5. Recurring PCP use leads to an inability to meet significant obligations at work, school, or home, often resulting in absenteeism, diminished performance, or neglect of responsibilities.
  6. Continual use of PCP persists despite the presence of persistent or recurring social or interpersonal issues exacerbated by its effects, such as arguments or physical altercations.
  7. Reduction or abandonment of important activities due to phencyclidine use.
  8. Recurrent use of PCP in physically hazardous situations, such as operating machinery or driving under its influence.
  9. Continuation of phencyclidine use despite awareness of persistent or recurring physical or psychological health problems likely caused or worsened by the drug.
  10. Tolerance, as evidenced by either a pronounced need for notably increased amounts of PCP to achieve the initial effects or a marked reduction in its effects despite continued use of the same quantity.

Withdrawal symptoms and signs have not been definitively established for phencyclidine, and therefore this criterion does not apply. Withdrawal from phencyclidine has been observed in animals, but it has not been documented in humans.

PCP Addiction Treatment

Treating PCP addiction involves a comprehensive approach that addresses the physical, psychological, and social aspects of addiction. Several effective treatment strategies can help people overcome PCP addiction and regain control over their lives.

Medical detoxification

The first step in treating PCP addiction normally involves a medically supervised detoxification process. This allows individuals to safely discontinue the use of PCP. Medical professionals can provide necessary support and monitoring to ensure a safe and comfortable detoxification experience.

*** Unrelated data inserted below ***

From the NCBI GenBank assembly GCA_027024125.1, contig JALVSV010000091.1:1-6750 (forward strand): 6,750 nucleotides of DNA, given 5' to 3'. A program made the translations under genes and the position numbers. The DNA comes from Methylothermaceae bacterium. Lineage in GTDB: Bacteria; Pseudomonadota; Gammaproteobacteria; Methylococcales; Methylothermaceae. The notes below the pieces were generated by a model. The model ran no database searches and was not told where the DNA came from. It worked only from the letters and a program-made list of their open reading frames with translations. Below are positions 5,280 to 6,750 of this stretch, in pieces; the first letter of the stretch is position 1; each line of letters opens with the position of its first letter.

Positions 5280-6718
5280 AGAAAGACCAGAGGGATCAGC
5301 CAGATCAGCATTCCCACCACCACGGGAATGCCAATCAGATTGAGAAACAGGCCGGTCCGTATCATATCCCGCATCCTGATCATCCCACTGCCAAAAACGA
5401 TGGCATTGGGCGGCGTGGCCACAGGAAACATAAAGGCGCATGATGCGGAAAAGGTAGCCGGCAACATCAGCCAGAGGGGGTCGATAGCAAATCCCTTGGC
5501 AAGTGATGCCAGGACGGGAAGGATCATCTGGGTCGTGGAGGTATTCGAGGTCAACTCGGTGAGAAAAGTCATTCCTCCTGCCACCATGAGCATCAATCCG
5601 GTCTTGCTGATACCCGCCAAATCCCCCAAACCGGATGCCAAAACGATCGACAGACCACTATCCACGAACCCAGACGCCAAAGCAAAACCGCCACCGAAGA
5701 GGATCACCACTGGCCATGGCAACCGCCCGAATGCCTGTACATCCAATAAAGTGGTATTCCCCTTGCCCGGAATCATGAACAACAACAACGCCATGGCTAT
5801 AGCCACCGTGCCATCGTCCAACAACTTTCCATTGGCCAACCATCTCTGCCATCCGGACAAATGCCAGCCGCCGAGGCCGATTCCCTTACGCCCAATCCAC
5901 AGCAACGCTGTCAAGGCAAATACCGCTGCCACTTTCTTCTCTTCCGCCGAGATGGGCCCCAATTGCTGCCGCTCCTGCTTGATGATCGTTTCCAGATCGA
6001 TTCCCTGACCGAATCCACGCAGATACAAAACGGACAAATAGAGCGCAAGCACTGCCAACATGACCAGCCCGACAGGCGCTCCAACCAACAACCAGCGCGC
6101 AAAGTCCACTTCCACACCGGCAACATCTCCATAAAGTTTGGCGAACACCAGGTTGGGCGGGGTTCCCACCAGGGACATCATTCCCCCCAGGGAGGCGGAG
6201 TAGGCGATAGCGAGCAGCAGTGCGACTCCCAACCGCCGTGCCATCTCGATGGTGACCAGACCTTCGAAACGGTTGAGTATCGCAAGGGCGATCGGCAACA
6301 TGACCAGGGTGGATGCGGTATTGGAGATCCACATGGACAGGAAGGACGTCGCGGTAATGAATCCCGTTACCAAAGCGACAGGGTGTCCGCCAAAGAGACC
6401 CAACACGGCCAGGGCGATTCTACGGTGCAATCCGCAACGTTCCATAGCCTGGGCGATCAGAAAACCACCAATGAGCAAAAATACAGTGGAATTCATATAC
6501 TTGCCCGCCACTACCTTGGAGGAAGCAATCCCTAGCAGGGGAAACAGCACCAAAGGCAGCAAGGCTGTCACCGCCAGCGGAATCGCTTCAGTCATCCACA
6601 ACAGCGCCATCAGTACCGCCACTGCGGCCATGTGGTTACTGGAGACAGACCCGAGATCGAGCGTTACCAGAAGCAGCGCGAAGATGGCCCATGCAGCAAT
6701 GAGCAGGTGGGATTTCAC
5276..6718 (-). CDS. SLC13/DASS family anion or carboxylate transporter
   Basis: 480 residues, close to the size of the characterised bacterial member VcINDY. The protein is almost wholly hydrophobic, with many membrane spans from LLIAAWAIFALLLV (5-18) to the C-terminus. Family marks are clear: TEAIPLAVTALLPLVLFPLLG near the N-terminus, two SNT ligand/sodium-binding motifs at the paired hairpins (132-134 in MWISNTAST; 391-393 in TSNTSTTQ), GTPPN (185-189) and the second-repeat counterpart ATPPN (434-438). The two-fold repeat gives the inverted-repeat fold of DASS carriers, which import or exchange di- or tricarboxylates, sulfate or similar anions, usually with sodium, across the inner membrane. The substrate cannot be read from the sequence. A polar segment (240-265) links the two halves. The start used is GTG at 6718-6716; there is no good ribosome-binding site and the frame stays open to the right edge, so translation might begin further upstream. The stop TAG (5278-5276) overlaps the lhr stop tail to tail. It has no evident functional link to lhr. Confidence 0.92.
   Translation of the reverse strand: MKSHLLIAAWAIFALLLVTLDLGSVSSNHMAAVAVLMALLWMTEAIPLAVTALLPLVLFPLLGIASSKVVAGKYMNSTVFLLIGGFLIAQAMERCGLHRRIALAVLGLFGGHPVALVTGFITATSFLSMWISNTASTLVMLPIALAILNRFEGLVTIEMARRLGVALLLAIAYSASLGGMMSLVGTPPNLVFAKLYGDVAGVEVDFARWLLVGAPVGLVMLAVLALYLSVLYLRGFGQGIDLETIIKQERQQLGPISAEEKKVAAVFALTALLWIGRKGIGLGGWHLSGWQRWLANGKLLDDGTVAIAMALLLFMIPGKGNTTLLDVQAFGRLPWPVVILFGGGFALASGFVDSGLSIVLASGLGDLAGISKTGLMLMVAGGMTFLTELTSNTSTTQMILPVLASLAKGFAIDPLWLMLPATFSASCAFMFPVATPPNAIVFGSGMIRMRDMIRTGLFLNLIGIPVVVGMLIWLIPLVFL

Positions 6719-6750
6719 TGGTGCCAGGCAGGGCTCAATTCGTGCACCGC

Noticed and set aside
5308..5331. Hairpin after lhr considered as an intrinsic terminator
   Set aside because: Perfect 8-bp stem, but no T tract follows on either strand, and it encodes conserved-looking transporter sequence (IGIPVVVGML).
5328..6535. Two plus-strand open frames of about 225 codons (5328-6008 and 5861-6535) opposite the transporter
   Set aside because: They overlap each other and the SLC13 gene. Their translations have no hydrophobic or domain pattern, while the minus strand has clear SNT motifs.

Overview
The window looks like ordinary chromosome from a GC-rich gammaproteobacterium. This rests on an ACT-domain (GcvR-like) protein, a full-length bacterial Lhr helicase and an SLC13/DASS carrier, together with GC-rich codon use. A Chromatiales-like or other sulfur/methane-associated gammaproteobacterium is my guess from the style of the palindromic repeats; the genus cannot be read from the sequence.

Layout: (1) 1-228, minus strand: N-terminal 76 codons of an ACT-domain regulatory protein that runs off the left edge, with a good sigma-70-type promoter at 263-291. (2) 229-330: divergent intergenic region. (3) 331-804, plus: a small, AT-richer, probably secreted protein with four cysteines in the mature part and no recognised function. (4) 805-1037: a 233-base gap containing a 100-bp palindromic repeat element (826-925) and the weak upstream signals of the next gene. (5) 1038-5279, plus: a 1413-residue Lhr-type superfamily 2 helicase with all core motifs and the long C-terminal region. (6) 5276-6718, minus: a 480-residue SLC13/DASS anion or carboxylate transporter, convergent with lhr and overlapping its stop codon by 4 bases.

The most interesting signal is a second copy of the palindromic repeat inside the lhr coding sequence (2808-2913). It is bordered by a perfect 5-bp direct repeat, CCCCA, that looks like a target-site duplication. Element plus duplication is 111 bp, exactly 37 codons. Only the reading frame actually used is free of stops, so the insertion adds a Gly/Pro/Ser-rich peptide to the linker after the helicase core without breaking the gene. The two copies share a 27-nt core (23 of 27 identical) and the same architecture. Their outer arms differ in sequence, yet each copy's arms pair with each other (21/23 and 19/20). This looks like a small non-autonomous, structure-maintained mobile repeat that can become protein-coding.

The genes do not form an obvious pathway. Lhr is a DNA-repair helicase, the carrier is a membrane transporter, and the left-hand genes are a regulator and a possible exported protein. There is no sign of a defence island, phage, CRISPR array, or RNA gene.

Behavioral therapy

Behavioral therapies, such as CM (contingency management) and CBT (cognitive behavioral therapy), can help people understand the underlying causes of their addiction and develop healthier coping mechanisms. These therapies also assist in identifying and modifying negative thought patterns and behaviors associated with addiction.

Support groups

Participation in support groups, such as NA (Narcotics Anonymous) or SMART Recovery, can provide individuals with valuable peer support and encouragement throughout their recovery journey. Sharing experiences with others facing similar challenges can foster a sense of community and understanding.

Medication-assisted treatment

While there are no approved pharcalogical treatments for PCP addiction, certain medications may be used to manage specific symptoms or co-occurring mental health conditions during the recovery process.

Aftercare programs

Continuing care through aftercare programs, which may include ongoing therapy, support group participation, and regular follow-up appointments with healthcare professionals, can help people maintain long-term sobriety and prevent relapse. Building a strong support network and implementing healthy lifestyle changes are integral components of aftercare programs.

Consulting with healthcare professionals or addiction specialists can help individuals create a tailored treatment plan that addresses their specific needs and supports their journey toward recovery from PCP addiction.

an image of Columbus, Ohio, representing the opportunity for PCP addiction treatment

Get Treatment for PCP Addiction at Ohio Recovery Centers